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Mothers Acting Up
an article by Dee Montalbano

Just a few months ago, as a retired grandma, I was finally getting around to writing my book. Now I spend my days marching in the streets, calling my representatives, participating in conference calls with major peace organizations, and best of all, doing this with a wonderful group of women known as Mothers Acting Up.

Mothers Acting Up was started in December 2001 by four moms in Boulder, Colorado. They saw a need to make it easy for mothers and others to stand up and speak out on behalf of the world's children. Today the web based organization has over 500 members nation wide. With a click of the mouse, busy folks can not only learn more about programs that affect children, but they can also move quickly to make their voices heard in Congress and the White House.

MAU's voice is exuberant and joyful in favor of peace and in promoting the well-being of all children. On October 26, MAUs marched in Washington on their stilts, and on Mother's Day, MAUs across the country will be marching, on and off stilts, in their yearly parade. This year the parade will call attention to the world wide AIDS crisis and will come after some dedicated MAUs have visited Africa to witness that pandemic first hand.

MAU headquarters is a kitchen table in an old house in Boulder, Colorado. The five MAUs who guide the organization meet there weekly, and in the midst of laughter and muffins, they become a catalyst for empowering mothers and others to take action on behalf of children.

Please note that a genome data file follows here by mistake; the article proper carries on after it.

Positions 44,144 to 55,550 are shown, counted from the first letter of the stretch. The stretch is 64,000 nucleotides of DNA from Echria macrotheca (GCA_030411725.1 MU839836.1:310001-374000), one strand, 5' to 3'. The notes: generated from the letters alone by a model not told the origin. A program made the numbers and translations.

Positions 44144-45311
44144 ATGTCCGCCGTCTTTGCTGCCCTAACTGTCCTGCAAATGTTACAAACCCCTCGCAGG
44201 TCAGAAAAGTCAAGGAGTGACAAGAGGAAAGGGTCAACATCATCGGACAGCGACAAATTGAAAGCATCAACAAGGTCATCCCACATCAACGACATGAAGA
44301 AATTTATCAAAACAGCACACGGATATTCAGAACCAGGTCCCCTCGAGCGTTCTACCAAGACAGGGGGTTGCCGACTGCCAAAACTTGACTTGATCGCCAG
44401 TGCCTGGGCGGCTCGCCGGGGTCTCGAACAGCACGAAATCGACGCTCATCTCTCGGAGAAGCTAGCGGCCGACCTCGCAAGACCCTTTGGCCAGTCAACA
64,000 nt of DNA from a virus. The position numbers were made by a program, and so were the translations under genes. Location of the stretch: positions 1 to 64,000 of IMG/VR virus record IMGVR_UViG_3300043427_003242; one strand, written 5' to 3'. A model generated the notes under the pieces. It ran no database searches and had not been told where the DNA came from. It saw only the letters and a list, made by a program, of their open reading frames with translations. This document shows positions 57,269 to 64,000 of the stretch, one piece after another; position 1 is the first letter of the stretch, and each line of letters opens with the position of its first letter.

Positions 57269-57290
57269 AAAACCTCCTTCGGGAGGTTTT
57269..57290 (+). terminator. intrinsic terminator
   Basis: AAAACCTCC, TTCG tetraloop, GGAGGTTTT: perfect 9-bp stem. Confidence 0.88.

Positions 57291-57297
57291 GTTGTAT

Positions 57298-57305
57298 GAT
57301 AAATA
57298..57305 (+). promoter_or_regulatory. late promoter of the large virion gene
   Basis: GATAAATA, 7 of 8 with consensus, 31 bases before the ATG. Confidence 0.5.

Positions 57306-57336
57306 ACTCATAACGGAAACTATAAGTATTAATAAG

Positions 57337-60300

Clearly, my retirement has taken on an entirely new look. Are you ready to declare yourself a MAU? Take a look at our website.


Question(s) related to this article:

A seed for thought for a more effective peace movement, (Ideas begin at the kitchen table)

Millions of women are not registered to vote, How can they be engaged in political activism on behalf of children?

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In her article Dee describes how MAU headquarters is a kitchen table in an old house in Boulder, Colorado, where five mothers meet weekly to guide the organization in the midst of laughter and muffins.  It makes me think how ideas often begin at the kitchen table.

Here is an idea sent in to CPNN by Doug Woodward, who calls it Waging Peace.  What do people think of it?

In a country so fixed on violence - in our movies, TV, video games, news media, sports, and more - can the U.S. find another path to solving conflict other than crushing the other side just because it can? At the risk of being overly simplistic, I would like to plant a seed for thought.
If, instead of registering (that word may soon change to "drafting") our youth to "fight" for their country, suppose we registered them to "make peace" for our country instead?
If every young person - sometime between age 18 and 25 were required to spend six months in a country that was considered "unfriendly", or "cool" toward the U.S., living, not isolated in a hotel or American enclave, but living with a family of ordinary means, sharing tasks of their daily life, eating meals with them, learning their language - being there primarily to understand rather than help - what would this mean? First, the countries visited would need to reciprocate by sending their own youth to the U.S. and other countries. Second, the youth involved would include everyone, particularly the sons and daughters of each country's highest leaders.

What about the cost? A small fraction of our military budget could pay for such a "friendship" program, with far more effect than all the weapons that now exist.
What dividends could such a "human investment" provide? Consider this. . ...more.

This report was posted on February 2, 2003.